By Megan Hanks for news.umbc.edu.
Six finalists pitched creative business ideas to a panel of judges during UMBC’s fifth annual Cangialosi Business Innovation Competition (CBIC), held on April 25, 2018 in the new UMBC Event Center. The business ideas ranged from online tools and apps to products with medical applications.
The Cangialosi Business Innovation Competition is for undergraduate and graduate students who are serious about starting a business, explains Vivian Armor ’73, American studies, director of the Alex. Brown Center for Entrepreneurship at UMBC. Throughout the course of the competition, each team is paired with an industry mentor who provides guidance and professional advice ahead of a final Shark Tank-style event. The structure of the event and its focus on mentorship are inspired by the vision of entrepreneur Greg Cangialosi ‘96, English, reflecting on his own undergraduate days at UMBC and what he has learned in the years since then about moving from an idea to a successful company.
Miranda Marvel, Ph.D. ‘19, marine estuarine environmental sciences, shared SensorFish, which took third place in the competition. She explained how fish mortality due to stress is a common problem that fish owners face. SensorFish are special type of zebrafish bred to change color based on common stressors that fish commonly encounter, such as poor water quality or particular illnesses. Because the fish change color immediately when they are experiencing a problem in the tank, their owners can more quickly work to fix the problem, keeping the fish healthy.
Miranda Marvel presented SensorFish at the Cangialosi Business Innovation Competition.
Second place was awarded to Matrix Cast, an idea presented by Flo de Sande ‘18, mechanical engineering. Matrix Cast is a plastic cast that can be altered to fit all arm shapes and sizes. de Sande explained that Matrix Cast offers a low-cost cast option for physicians working in remote or low-resource locations, such as communities served through Doctors Without Borders or military installations in conflict zones. The cast is a “pressure vessel” type design, which, while made from plastic, is very sturdy, explained de Sande during her business pitch.
Flo de Sande was recognized with second place in the 2018 competition.
GermoSense, a rapid sepsis-detection test developed by Mustafa Al-Adhami, M.S. ‘15, mechanical engineering, Ph.D. ‘19, mechanical engineering, received first place in the competition. Sepsis is a life-threatening blood infection that, if not treated promptly, can lead to serious complications and even death in mere days. Currently, the test that medical professionals rely on to determine antibiotic efficacy for sepsis patients can take several days to yield results. Because of this challenge, physicians often start patients who they suspect have sepsis on broad spectrum antibiotics, which can possibly help if the patient has sepsis but might be unnecessary and ineffective for people facing other medical conditions that are presenting similarly to sepsis, or in the case of antibiotic resistance.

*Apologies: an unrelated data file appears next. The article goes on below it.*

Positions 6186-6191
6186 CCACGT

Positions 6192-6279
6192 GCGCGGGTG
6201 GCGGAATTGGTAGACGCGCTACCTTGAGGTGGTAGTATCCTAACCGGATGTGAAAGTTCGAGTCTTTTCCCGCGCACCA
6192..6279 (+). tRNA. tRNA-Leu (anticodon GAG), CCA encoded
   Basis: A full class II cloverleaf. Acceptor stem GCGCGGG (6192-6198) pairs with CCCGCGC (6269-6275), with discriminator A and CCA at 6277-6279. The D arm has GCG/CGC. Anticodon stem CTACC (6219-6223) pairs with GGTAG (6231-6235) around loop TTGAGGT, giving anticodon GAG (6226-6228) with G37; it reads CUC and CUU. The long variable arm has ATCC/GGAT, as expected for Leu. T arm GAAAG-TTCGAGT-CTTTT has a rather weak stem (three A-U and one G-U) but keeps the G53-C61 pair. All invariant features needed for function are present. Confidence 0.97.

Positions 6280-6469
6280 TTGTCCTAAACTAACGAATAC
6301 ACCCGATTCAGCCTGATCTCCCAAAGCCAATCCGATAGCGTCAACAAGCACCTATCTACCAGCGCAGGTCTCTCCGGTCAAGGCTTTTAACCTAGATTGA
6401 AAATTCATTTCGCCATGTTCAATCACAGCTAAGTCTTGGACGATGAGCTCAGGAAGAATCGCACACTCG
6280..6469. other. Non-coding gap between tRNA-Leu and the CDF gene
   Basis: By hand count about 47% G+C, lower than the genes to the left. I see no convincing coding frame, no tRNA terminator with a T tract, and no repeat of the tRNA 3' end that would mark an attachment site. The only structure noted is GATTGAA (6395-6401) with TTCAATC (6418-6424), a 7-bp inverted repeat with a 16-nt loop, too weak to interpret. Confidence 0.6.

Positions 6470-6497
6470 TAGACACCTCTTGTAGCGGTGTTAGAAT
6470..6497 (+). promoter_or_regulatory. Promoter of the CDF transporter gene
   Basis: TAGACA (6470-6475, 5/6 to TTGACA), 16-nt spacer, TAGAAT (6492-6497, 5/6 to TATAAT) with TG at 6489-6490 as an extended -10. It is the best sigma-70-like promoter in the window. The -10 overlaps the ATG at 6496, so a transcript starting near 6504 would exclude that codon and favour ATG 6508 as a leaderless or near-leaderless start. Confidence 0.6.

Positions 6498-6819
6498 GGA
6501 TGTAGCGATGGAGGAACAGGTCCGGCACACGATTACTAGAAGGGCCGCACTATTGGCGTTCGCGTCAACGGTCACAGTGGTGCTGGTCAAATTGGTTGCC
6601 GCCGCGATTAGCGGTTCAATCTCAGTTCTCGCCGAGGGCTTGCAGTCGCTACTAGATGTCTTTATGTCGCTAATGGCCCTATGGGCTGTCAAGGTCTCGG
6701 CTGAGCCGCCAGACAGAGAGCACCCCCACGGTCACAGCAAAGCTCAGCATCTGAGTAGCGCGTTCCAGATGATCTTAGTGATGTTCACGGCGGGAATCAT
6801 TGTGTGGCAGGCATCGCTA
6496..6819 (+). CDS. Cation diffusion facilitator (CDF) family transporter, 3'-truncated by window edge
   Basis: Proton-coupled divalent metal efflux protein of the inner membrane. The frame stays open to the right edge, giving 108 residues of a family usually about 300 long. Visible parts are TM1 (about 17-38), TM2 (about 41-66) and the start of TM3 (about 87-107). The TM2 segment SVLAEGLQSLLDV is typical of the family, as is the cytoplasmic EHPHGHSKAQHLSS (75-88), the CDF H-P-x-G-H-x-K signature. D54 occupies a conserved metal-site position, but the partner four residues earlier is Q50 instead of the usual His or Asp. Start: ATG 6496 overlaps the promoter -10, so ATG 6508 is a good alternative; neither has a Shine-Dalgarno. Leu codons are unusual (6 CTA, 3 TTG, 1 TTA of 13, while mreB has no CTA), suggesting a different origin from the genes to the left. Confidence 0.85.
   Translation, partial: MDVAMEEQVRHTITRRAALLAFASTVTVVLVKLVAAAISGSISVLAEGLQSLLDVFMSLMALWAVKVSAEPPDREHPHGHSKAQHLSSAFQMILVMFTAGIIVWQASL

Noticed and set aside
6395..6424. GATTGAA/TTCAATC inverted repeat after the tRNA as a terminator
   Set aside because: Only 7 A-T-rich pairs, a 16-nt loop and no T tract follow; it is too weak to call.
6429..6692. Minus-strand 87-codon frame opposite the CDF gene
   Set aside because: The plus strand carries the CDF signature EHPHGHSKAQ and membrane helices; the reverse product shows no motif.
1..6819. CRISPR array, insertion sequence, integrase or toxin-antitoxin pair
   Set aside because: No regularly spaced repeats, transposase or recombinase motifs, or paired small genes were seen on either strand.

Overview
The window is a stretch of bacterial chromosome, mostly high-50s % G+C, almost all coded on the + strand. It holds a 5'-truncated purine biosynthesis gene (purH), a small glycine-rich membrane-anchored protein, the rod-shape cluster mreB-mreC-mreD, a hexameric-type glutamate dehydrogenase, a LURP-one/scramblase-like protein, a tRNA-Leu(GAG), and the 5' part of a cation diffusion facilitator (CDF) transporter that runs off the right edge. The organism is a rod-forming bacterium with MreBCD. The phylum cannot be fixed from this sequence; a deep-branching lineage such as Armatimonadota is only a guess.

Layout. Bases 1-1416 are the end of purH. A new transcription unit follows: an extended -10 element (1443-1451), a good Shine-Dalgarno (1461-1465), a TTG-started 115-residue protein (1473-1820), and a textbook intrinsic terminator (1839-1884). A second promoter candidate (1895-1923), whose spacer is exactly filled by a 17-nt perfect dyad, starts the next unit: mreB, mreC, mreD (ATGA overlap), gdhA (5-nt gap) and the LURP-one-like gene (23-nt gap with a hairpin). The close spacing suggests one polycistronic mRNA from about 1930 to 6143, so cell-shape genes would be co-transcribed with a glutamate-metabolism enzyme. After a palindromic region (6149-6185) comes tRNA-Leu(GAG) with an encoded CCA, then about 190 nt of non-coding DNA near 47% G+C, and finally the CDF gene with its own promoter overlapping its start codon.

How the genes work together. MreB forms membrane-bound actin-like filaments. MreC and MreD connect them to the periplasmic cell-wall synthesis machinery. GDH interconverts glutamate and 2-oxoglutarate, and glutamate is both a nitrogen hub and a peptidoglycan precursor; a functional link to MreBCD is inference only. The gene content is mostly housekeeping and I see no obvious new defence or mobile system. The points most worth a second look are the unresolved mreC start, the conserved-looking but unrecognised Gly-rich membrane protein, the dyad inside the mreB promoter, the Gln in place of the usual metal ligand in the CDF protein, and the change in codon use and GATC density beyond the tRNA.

Al-Adhami explained that GermoSense is able to determine whether a patient has sepsis within one hour, which can lead to shorter hospital stays, help prevent antibiotic resistance by avoiding unnecessary antibiotic use, and reduce medical costs. GermoSense costs approximately $100 to use, compared to comparable tests that can cost $170 or more. At last year’s CBIC, Al-Adhami presented GermoSense, then at an earlier stage of development, and took third place in the competition.
Mustafa Al-Adhami received first place in the competition for GermoSense, a rapid sepsis-detection test.
The contest’s additional three finalists included UniVerse by Allison Gross ‘18, certificate in English as a second language; Frey Custom Cues by Christopher Bodan ‘19, interdisciplinary studies, and Michelle Barrow ‘08, gender and women’s studies, and marketing coordinator in the division of professional studies at UMBC, and James Baker; and Skanaroo by Vincent Celebrado-Royer ‘17, business technology administration, and Tyler Little ‘20, computer science.
For Cangialosi, the event was not just about identifying top projects, but, more broadly, about helping young entrepreneurs move toward success one step at a time. Taking in the creativity and energy of the event, he reflected, “This room is filled with dreams and entrepreneurial spirit.”
Banner image: Mustafa Al-Adhami, M.S. ‘15, mechanical engineering, Ph.D. ‘19, mechanical engineering, left; Greg Cangialosi ’96, English; Flo de Sande ’18, mechanical engineering; and Miranda Marvel ‘Ph.D. ‘19, marine estuarine environmental sciences, after the competition. All photos by Marlayna Demond ’11 for UMBC.